'X-Men' creator preps own films
Marvel Entertainment invented the X-Men - but Fox is raking in the lion's share of this weekend's box office. That's why Marvel is ready to launch its own film slate.
The much-anticipated X-Men: The Last Stand pulled in a boffo North American box office of $107 million this weekend. You'd think that would be good news for Marvel Entertainment (Research), the creator of the X-Men comic-book series, which has seen films based on its characters gross more than $3.6 billion to date.
But Twentieth Century Fox, the film studio that produced and released the movie, is raking in the lion's share of the X-Men film's profits. Marvel is set to make well under 10 percent of the gross profits under a licensing deal it struck years ago.
Those licensing deals are history, however. Marvel is hoping to mutate from comic-book publisher to Hollywood studio, producing films based on its comic-book heroes by itself.
To that end, Marvel has regained movie rights to Iron Man and the Incredible Hulk and tapped top-drawer film talent to help launch its first wave of self-produced films, due to hit theaters in 2008:
• Jon Favreau will direct and co-write Iron Man.
• Zak Penn, who helped develop X2, Fantastic Four, and X-Men: The Last Stand, will write a new screen version of The Incredible Hulk.
• David Shelf, the screenwriter for Thirteen Days and Road to Perdition, is penning a script for the all-American super-soldier Captain America.
• Andrew Marlowe, screenwriter for Air Force One, End of Days and Hollow Man, will write Nick Fury, Marvel's superspy series.
• Screenwriter Mark Protosevich of The Cell and this summer's Poseidon will bring a Norse god to the big screen in Thor.
With those writers on board, Avi Arad, CEO of Marvel's film division, has proved that the company can attract creative talent even without a major Hollywood studio's backing. Now, he's got to get Wall Street to pony up more cash.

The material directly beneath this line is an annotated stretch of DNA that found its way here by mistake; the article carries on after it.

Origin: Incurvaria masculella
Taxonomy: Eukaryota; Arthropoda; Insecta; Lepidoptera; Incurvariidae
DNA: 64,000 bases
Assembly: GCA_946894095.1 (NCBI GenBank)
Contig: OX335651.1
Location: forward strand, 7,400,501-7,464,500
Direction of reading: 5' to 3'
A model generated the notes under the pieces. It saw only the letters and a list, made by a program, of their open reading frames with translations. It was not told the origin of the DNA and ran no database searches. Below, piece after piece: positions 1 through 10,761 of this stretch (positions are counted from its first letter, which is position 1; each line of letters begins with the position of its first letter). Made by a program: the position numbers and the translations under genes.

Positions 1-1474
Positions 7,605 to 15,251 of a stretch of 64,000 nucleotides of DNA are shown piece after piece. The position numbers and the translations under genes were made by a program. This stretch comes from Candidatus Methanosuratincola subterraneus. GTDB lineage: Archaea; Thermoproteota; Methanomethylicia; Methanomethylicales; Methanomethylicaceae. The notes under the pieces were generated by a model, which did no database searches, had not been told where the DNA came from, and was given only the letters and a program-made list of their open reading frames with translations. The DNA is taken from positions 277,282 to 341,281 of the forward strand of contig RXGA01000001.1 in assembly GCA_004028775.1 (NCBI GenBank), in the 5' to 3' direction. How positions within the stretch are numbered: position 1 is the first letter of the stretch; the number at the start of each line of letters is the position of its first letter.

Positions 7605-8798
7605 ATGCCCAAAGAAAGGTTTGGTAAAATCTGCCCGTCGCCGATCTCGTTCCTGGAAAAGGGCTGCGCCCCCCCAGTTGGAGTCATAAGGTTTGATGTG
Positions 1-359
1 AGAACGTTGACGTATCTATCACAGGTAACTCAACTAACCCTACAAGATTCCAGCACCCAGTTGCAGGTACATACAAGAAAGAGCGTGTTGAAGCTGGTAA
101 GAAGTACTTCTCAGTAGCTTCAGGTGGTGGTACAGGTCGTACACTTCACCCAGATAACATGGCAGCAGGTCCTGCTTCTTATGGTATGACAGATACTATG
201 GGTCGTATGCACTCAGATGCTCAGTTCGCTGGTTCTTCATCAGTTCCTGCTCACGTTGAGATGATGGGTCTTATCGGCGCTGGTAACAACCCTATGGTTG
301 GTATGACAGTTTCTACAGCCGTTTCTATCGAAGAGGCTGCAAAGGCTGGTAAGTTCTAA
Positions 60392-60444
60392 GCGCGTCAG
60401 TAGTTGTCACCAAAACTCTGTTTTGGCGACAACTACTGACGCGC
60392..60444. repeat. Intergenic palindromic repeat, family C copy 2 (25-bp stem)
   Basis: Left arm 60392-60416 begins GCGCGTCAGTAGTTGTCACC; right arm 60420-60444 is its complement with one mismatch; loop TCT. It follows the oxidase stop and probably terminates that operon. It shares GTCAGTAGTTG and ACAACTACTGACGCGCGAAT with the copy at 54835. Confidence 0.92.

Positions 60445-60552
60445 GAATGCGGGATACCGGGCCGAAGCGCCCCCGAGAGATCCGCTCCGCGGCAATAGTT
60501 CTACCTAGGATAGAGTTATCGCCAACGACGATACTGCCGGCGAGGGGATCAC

Already, Marvel has borrowed $525 million to finance its filmmaking venture, but that deal didn't include the Hulk or Iron Man films. Industry insiders believe that Marvel will either negotiate with Merrill Lynch, which structured the original deal, to expand the existing loan to cover the new films or seek a new one from Merrill or another bank, but nothing is certain yet, and Marvel may end up funding the films itself, a risky move that would weigh heavily on its balance sheet.
And while the existing loan protects Marvel from losses if any of its self-made films bomb, Marvel could lose control of the film rights to its characters under certain circumstances. Getting outside financing for movies based on the Incredible Hulk and Iron-Man characters could put those properties at risk, too.
But to Marvel's Arad, the risk is worth running. Why? Look no further than the two Spider-Man films Sony produced, which grossed nearly $1.6 billion at the box office. Marvel is estimated to have received just $75 million of that. Under licensing deals, Marvel misses out on most of the lucrative payoff from DVD sales - a market it hopes to tap by making its own movies.
"Nobody knows better how to make our characters come alive for audiences," Arad told Business 2.0 earlier this year. "We just want to get paid for it."
'X-Men' knocks out 'Da Vinci Code.' Read more.
Marvel's movie-making plans got a close-up in May. Click here.To send a letter to the editor about this story, click here.